The OU and National Extension College (NEC) are launching a joint campaign to improve the life chances of those from low income groups or without previous qualifications through distance and lifelong learning.
In response to a 50% decline in the number of students aged over 21 entering into Higher Education in the last ten years*, the OU and NEC have committed to working together to identify what holds adult learners back and how best to remove those barriers.
A shared vision
Sharing the vision of their joint founder, Michael Young, who wanted to extend educational opportunities to people who could not “turn up regularly for ordinary classes”, both organisations have agreed a memorandum of understanding to campaign jointly to reverse the decline.
The NEC was established 50 years ago as a forerunner to the OU. It specialises in school years qualifications, such as GCSEs and A-levels, and has a long history of encouraging its students to continue their educational journey with higher education, including through the OU. NEC and OU students can be people with caring responsibilities, full-time employees, mothers, fathers, retired people, and those with a disability – people from all backgrounds, ages and cultures who need the flexibility distance learning offers.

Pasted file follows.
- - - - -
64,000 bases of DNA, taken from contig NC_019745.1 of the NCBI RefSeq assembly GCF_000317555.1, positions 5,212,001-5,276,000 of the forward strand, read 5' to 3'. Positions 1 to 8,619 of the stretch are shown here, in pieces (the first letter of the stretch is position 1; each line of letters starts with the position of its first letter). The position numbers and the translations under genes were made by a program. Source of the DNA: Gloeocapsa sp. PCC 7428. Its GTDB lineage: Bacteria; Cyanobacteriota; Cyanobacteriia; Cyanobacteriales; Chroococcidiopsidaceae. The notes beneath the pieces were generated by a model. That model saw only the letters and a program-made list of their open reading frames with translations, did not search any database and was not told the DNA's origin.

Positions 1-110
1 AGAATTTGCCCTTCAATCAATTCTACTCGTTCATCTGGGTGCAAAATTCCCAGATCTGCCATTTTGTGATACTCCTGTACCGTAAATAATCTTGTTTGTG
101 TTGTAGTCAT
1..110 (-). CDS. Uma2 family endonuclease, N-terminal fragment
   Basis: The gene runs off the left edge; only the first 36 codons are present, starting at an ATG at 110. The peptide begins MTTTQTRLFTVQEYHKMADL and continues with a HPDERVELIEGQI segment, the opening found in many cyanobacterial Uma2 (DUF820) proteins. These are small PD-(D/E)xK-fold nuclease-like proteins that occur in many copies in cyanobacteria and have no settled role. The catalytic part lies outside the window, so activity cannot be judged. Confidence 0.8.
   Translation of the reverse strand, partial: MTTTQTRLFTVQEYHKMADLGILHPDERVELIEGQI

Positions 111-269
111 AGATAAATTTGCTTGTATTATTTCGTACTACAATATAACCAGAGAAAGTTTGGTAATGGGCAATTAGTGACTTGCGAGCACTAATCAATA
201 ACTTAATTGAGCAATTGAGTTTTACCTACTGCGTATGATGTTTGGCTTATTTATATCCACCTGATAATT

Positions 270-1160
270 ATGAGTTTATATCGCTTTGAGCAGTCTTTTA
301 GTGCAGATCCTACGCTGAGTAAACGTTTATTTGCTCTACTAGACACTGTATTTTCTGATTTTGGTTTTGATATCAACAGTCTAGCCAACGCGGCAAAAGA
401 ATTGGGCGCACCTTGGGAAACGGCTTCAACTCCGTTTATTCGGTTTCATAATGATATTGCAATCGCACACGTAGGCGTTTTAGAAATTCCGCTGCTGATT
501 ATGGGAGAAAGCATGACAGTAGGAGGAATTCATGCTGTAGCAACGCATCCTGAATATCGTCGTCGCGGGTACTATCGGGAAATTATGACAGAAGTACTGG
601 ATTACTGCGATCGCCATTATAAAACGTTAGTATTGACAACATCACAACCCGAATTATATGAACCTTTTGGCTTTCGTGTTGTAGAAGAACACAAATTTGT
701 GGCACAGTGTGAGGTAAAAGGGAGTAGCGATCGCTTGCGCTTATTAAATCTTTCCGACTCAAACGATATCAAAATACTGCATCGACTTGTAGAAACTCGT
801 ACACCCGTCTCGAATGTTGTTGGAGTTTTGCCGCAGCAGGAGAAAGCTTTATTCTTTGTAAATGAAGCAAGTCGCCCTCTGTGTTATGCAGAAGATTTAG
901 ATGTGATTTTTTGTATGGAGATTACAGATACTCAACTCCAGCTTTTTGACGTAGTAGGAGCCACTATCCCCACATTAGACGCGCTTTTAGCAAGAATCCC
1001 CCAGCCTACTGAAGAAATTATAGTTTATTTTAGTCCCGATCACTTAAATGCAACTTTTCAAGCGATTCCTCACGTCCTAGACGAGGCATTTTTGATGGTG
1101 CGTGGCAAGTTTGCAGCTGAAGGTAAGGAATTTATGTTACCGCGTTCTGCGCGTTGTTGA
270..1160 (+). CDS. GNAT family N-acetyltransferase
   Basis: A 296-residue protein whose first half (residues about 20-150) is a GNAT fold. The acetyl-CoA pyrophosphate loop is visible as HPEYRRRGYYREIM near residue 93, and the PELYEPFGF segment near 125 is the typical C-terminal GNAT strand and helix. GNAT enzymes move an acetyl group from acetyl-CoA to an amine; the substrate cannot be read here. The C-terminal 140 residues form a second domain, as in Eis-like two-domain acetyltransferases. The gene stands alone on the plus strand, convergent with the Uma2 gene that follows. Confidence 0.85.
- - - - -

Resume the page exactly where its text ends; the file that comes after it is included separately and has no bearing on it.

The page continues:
“Making a real difference to thousands of people”
Julie Gowen, Head of Projects and Communications in the Learning and Teaching Institute at the OU, said:
We believe that by sharing our expertise with the NEC we can help make a real difference to thousands of people who want to learn but, for whatever reason, did not succeed academically during their school years.
“Higher education has always been a key factor in improving lives; but as we enter a new machine age, where old jobs will be swept away by the advance of automation, learning new skills throughout a career will be more important than ever.”
Create a clear pathway for excluded learners
Dr Ros Morpeth, Chief Executive of the NEC, said:
“Increasingly, second-chance learning doesn’t just make a different to individual lives and families. It makes a difference at national level too.
The barriers to second chance learning created by recent reforms in the Further and Higher Education sectors make it more important than ever for the OU and NEC, with their shared ethos, to create clear pathways for excluded learners from GCSE to postgraduate level.
*Figures published in 2016 by the Office for Fair Access (Offa) for the period between 2006 and 2016.